Managing the dead, caring for the living – Red Crescent volunteers continue rescue efforts after Dhaka building collapse

Published: 28 April 2013 15:43 CET

By Maherin Ahmed, IFRC

Since the collapse of the Rana Plaza factory complex on the outskirts of the Bangladesh capital, Dhaka, Bangladesh Red Crescent staff and volunteers have been at the forefront of search and rescue efforts. Medical teams have been caring for the injured as well as helping authorities to manage the dead. As rescue efforts continue, over 350 bodies have so far been retrieved from the rubble since the building collapsed on Wednesday.

Humayra Rahman Sraboni has been a Red Crescent volunteer since 1989. Although she hadn’t been an active volunteer for some time, she could not hold herself back from offering her services when she saw pictures of people trapped under the rubble of the collapsed building in Savar.  “I was watching the news on TV, and immediately contacted Red Crescent office asking to be deployed”, she says.  Sraboni specifically chose to volunteer at night.  “I thought it was important for a female to be there. There would be women available to help during the day, but not at night.” As it transpired, Sraboni was the only female volunteer in the entire building on the night of 25 April, the second night of the rescue operation.

Working from 8 in the evening till 11 of the following morning, her work ranged from helping to rescue people from the rubble to managing dead bodies. She also handled requests from the media and members of the public who had gathered around to offer support.

Sraboni carried saline for the doctors and helped transport some patients to the nearest hospital. Perhaps the most challenging task she performed was helping the surgeons on the scene in amputating hands and legs of people who had suffered severe crush injuries. Asked whether she could help in packing dead bodies, she instinctively said yes.  “I never thought I would be able to carry out this work. I have had to be mentally and physically strong. There are moments and horrible things I saw that I would like to erase from my mind but there are also happy moments that I witnessed which I will never forget”.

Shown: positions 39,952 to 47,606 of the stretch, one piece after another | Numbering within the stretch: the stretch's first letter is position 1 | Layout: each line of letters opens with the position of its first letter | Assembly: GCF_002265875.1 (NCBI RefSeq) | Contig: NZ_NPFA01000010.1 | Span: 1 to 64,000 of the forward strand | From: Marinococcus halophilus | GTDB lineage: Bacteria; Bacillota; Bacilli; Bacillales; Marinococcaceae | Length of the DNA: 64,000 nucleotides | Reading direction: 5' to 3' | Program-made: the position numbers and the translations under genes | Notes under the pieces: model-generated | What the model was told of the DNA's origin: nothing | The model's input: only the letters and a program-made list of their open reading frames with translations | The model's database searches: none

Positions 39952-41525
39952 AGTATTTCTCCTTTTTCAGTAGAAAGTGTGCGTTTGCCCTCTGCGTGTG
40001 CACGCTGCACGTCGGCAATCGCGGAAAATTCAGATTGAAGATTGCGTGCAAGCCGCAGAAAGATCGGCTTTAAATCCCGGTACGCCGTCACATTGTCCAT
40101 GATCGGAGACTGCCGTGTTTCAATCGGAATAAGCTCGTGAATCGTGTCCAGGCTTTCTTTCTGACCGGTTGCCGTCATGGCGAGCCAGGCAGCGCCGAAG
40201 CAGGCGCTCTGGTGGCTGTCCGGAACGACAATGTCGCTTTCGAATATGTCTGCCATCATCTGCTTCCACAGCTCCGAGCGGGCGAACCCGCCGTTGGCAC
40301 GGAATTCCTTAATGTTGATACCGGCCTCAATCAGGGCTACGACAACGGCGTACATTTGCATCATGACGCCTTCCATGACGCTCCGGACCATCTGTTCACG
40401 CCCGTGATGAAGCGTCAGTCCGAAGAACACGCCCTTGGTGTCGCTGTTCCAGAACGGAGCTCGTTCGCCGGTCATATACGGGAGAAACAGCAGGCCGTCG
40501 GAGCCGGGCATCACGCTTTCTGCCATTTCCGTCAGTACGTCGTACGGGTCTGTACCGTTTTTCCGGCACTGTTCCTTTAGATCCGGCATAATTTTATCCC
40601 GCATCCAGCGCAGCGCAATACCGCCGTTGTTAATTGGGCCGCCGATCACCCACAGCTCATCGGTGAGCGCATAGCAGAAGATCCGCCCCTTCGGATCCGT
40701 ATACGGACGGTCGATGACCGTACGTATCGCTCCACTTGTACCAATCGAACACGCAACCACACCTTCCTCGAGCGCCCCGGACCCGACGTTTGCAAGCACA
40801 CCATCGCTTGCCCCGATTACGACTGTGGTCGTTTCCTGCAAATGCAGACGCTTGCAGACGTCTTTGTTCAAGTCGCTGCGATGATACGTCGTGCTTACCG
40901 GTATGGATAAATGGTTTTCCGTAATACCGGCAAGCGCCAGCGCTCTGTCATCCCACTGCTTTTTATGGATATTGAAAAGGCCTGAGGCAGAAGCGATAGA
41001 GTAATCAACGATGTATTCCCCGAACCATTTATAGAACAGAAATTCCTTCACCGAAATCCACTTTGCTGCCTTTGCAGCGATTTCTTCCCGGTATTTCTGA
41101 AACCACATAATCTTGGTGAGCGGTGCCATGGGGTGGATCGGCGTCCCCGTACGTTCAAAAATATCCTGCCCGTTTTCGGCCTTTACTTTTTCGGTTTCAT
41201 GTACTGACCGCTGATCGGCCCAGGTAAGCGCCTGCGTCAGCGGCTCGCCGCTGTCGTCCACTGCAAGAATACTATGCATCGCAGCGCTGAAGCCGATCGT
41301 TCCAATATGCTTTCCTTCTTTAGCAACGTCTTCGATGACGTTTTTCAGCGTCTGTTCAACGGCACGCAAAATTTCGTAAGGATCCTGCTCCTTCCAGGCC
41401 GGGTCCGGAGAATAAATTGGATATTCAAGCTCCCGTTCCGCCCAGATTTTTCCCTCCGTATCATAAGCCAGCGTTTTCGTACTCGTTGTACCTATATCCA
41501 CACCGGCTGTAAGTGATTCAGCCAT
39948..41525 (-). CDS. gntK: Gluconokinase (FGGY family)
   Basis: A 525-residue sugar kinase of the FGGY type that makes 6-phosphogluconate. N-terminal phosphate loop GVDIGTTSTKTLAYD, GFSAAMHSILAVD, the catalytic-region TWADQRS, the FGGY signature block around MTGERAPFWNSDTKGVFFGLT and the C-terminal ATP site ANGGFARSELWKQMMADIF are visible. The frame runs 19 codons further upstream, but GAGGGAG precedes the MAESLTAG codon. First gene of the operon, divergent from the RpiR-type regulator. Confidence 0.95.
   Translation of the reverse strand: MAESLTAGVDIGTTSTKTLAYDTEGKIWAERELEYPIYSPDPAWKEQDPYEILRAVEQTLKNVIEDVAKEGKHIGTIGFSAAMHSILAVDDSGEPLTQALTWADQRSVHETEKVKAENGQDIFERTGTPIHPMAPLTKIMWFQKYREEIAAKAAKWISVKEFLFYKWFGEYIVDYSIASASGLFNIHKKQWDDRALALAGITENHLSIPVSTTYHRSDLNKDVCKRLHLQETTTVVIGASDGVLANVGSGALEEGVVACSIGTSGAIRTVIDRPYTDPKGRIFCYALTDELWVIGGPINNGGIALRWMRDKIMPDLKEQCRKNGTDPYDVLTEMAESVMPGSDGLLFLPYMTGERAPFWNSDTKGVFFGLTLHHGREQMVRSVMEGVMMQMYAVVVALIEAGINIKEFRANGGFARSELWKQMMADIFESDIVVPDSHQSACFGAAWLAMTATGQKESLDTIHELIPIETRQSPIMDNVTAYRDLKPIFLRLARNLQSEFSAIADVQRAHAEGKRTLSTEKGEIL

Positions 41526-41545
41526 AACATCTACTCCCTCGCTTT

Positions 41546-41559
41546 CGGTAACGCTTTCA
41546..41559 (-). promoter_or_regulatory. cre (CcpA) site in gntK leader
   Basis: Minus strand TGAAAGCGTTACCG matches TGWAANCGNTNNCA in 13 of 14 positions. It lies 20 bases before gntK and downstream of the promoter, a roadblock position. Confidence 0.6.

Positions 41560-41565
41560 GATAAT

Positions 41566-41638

At one point Sraboni was accosted by a man desperate for news about his sister who was missing. Adamant that he had to find his sister, he started working with the army and Red Crescent volunteers. After some time, he saw a body being carried in one of the stretchers and recognized his sister.

“She immediately recognized her brother and sat up. They hugged each other and were crying and shouting, “This is my brother... This is my sister,” says Sraboni.

Sraboni also found herself in harm's way. On the third morning of the rescue operation, she was on the second floor of the building beside the collapsed Rana Plaza when there was a brief tremor. “Everyone rushed to the stairs, I fell and was crushed under the crowd. I was pushed into a tight corner and was only saved by army personnel who heard my cries for help.”

After a few days, Sraboni was physically exhausted and couldn’t continue. “I left the place with a heavy heart. I knew there were still people alive who were trapped under the debris.”

Over 2,430 people are known to have survived the building collapse. It is not known how many remained trapped beneath the rubble.

Map

The International Federation of Red Cross and Red Crescent Societies (IFRC) is the world's largest humanitarian organization, with 189 member National Societies. As part of the International Red Cross and Red Crescent Movement, our work is guided by seven fundamental principles; humanity, impartiality, neutrality, independence, voluntary service, unity and universality. About this site & copyright